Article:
Top Ten Tuesday: Ten Scary Books I’d Like To Read (But Probably Won’t)


So it’s been a while since I’ve done one of these! Top Ten Tuesday is a weekly meme run by The Broke and The Bookish, and this week’s theme is a Halloween freebie. I’m a bit of a wuss when it comes to scary books, so a list of the books I’d like to read but probably never will seemed a good idea! (No fancy pictures this week though- I’m typing on my phone while on the bus and just no.)

1. The Loney by Andrew Michael Hurley

2. IT by Stephen King

3. The Magic Cottage by James Herbert

4. Haunted by James Herbert

5. The Haunting of Hill House by Shirley Jackson

6. Hex by Thomas Olde Heuvelt

7. Pet Sematary by Stephen King

8. The Woman in Black by Susan Hill

9. The Amityville Horror by Jay Anson.

10. The Exorcist by William Peter Blatty.

I own two of the books on that list and my parents own most of the rest, but I still don’t think I’ll ever read them! How about you? Have you read any of them or are you a wuss like me? Let me know in the comments!

Book Review: The Serial Garden


This is a slightly unusual review in that The Serial Garden is not a book I’ve just read for the first time. In fact, I’ve lost count of how many times I’ve read it since it was released 9 years ago, because it’s one of my favourite collections of short stories. I have a terrible feeling most of you reading this are too young to have grown up with Joan Aiken books, so I shall explain further.

Joan Aiken is probably better known as the author of a number of novels for children, including The Wolves of Willoughby Chase and Black Hearts in Battersea. I never really got on with her novels, but I adored her short stories, particularly those that featured the Armitage family. The Armitages were your typical 1950s middle class family. They lived in a big house with a cook and a maid, and Mr Armitage went off to work each day while his wife was a lady who lunched and the children, Mark and Harriet, went off to boarding school or amused themselves. Unless it was Monday (or the occasional Tuesday). On Mondays, very unusual things tend to happen to the Armitages. They might end the day with a new pet unicorn, or find themselves going for afternoon tea with a ghost, or having lessons in the middle of the night with a ghostly governess. The stories were exactly the sort of magical things that seemed like they *could* happen, even though I came from a very different sort of family.

The only problem with particularly loving the Armitage stories was that they were scattered throughout various collections, most of which are now out of print. And then 9 years ago came the glorious news – they were collecting all the Armitage stories into one book and naming it after my favourite story. Not only that, there were new stories I’d never read.

It will not surprise you at this point, if I tell you that I absolutely love this book. The stories, especially the later ones, don’t always hold up but a hefty dose of nostalgia papers over any cracks. And the title story, The Serial Garden, is still, in my opinion, Aiken’s masterpiece. It’s such a magical piece of writing, yet it still feels like it could happen, and it’s so sad and bittersweet. Before this book came out, The Serial Garden was the story that always stuck with me. Mark and Harriet are very sensible young people who take everything in their stride, and exactly the sort of person I hope I would be if faced with their extraordinary Mondays.

If you’ve never read a Joan Aiken short story, I highly recommend The Serial Garden as a place to start. I don’t know how well the stories stand up without the nostalgia influencing your opinion, but I encourage you to at least give it a try!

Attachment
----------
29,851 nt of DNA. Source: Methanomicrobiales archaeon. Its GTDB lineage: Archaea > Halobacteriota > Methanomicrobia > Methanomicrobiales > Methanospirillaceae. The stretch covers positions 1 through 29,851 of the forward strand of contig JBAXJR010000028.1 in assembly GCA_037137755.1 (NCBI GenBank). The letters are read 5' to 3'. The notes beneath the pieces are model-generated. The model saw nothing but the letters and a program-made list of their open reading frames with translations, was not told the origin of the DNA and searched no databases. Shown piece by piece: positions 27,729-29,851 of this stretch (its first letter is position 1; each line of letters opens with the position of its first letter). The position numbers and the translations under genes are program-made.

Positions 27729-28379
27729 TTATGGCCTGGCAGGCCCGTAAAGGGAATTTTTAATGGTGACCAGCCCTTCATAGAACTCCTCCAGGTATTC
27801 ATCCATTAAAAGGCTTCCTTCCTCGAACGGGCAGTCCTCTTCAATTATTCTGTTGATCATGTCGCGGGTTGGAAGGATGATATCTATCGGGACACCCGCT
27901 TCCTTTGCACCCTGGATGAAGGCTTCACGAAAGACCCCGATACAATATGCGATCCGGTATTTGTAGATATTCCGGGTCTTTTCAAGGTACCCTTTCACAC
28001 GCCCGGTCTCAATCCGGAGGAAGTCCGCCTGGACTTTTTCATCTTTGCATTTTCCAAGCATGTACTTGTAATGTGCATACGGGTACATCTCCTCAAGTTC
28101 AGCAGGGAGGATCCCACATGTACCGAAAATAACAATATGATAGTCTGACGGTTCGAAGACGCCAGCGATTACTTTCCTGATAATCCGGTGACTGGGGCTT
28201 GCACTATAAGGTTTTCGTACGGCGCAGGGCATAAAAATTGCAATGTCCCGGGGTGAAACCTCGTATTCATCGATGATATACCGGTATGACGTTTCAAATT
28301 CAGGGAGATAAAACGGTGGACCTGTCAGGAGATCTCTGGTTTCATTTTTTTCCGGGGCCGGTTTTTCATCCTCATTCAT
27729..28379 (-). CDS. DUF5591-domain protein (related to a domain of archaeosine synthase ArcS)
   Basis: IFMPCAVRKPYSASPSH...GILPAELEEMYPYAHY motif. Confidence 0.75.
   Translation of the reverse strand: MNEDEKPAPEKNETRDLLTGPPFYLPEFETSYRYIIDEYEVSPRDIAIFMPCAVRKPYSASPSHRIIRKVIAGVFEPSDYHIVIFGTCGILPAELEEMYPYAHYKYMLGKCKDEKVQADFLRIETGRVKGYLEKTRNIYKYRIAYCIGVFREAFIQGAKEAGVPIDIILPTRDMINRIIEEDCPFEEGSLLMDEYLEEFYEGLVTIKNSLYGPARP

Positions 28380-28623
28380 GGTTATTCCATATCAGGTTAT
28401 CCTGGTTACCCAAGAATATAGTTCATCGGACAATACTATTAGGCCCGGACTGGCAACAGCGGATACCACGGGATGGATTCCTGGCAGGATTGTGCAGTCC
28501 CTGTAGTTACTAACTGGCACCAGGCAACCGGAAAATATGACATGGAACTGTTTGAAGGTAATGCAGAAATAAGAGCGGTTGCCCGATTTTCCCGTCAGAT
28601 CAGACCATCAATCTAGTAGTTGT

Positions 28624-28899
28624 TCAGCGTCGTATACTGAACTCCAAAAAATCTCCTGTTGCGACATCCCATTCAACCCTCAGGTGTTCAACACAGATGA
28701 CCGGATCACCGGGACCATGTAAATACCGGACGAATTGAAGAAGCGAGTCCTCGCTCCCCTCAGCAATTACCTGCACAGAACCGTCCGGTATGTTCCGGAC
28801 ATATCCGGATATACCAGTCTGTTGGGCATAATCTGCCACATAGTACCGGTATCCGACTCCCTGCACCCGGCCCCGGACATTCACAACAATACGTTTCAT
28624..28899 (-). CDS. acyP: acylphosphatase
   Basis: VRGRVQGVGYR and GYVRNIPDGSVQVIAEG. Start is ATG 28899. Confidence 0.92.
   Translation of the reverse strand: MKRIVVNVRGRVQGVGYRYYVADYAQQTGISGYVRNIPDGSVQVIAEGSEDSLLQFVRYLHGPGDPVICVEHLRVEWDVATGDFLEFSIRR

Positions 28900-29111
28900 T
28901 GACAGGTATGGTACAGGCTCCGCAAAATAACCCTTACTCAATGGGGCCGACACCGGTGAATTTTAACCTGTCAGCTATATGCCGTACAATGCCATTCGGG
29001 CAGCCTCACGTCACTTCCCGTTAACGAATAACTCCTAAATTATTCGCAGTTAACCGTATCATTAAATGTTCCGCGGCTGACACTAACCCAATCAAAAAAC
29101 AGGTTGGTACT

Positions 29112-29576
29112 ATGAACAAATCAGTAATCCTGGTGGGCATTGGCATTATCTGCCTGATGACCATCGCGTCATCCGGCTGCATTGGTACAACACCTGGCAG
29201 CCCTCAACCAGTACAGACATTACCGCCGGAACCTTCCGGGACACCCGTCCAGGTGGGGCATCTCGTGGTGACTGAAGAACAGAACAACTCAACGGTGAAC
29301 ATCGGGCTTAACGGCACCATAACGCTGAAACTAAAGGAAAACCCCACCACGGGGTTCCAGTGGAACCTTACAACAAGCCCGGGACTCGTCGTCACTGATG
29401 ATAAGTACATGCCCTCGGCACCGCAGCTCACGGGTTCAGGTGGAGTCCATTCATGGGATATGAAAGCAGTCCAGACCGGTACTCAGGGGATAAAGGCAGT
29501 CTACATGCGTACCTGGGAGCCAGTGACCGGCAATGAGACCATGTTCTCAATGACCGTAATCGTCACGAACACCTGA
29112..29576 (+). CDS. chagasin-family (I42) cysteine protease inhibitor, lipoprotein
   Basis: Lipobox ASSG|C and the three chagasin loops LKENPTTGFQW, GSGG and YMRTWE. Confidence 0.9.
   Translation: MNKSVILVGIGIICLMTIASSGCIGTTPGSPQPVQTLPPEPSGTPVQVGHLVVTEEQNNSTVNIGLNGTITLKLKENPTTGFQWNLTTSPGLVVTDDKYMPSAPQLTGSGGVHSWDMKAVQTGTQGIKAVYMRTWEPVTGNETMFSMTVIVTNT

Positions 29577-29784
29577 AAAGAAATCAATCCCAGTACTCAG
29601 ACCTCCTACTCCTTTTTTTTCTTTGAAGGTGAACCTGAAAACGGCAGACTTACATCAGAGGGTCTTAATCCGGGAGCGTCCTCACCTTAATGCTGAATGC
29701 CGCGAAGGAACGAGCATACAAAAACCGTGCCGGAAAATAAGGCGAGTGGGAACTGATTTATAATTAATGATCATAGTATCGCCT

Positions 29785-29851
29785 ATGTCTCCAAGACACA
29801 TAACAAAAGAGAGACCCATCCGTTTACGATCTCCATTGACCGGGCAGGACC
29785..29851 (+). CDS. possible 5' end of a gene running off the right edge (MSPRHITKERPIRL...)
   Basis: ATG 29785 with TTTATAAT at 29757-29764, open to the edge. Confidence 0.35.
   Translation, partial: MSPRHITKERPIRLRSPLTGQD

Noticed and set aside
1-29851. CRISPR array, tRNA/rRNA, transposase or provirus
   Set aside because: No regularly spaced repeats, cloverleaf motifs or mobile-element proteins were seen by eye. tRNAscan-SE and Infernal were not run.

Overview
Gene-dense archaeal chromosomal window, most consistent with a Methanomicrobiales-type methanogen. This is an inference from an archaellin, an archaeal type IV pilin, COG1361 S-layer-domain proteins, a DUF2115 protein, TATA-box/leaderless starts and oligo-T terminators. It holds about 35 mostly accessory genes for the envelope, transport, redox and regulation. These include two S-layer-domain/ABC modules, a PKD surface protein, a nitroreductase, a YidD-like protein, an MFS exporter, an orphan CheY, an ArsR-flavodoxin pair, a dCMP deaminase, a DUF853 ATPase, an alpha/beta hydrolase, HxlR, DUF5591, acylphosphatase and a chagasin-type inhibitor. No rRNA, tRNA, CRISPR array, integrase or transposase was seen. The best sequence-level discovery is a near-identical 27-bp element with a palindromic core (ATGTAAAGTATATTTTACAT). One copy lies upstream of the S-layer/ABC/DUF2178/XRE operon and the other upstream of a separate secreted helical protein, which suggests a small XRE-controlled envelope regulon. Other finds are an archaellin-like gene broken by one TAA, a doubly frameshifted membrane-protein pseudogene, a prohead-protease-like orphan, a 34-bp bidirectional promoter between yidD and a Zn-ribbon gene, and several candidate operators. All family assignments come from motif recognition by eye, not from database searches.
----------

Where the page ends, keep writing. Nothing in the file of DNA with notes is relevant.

Blog Tour – It Came From The Deep by Maria Lewis

ICFTD Blog Tour Art

I am so excited to be sharing a guest post from Maria Lewis with you today, as part of the blog tour for her latest book, It Came From The Deep, a sci-fi murder mystery, and her YA debut. I’ve been a huge fangirl of Mazz since I met her last year at Nine Worlds, so I was thrilled when she accepted me as one of the blog tour bloggers. Check out her fantastic post on the inspirations behind the amazing cover for It Came From The Deep, which she designed herself, and which you can see at the bottom of the post. Over to you Mazz!


If you ever wanna have nightmares while you’re still awake, I highly recommend taking a dive into the work of Gustave Dore. The French artist was a devil for the details and I’ve always been fascinated by works where the more you look at them, the more you see. I have a collection of his artwork in book form that deals exclusively with dragons, demons and monsters, which he drew unlike anyone else, ever. Seriously, it’s hard to pour that much malice on to the page through your pen and through such fantastical creatures. Specifically his piece The Destruction Of Leviathan from an illustrated printing of the Bible was a huge influence and if you compare that and the It Came From The Deep cover side-by-side you’ll see that quite clearly.



I’m lucky enough to call BossLogic a pal after years of crossing paths on the pop culture circuit and a legion of similar interests. His art is pretty damn jaw-dropping across the board and he did some posters for a film that I was working on a few years ago that absolutely rocked. I mean, he has a huge following for a reason. Boss was one of the first people I spoke to about what It Came From The Deep could look like visually and he did an illustration of the merman featured in the book – which I’m going to be debuting in a few weeks – that physically took my breath away. I’d describe his art as cinematic and I definitely think of my stories in terms of visuals when I write them, so Boss was a huge inspiration.



Probably better known as that werewolf show that ran on Netflix for three seasons, Hemlock Grove is based on the book by Brian McGreevy. It also happens to be one of my favourite covers of all time, with the colour scheme, illustration, concept and execution flawless in my opinion. When you talk great book covers, Hemlock Grove is always the one I immediately think of. Although its influence on the It Came From The Deep cover isn’t obvious at first glance, I brought up the cover and stared at it for a good chunk of time before physically beginning work on my own cover. Whenever I would get stuck or lose sight of what I was after, I’d return to look at the Hemlock Grove cover as an example of what can be done in terms of visually communicating an entire story in a way that’s faithful but also an interesting piece of art.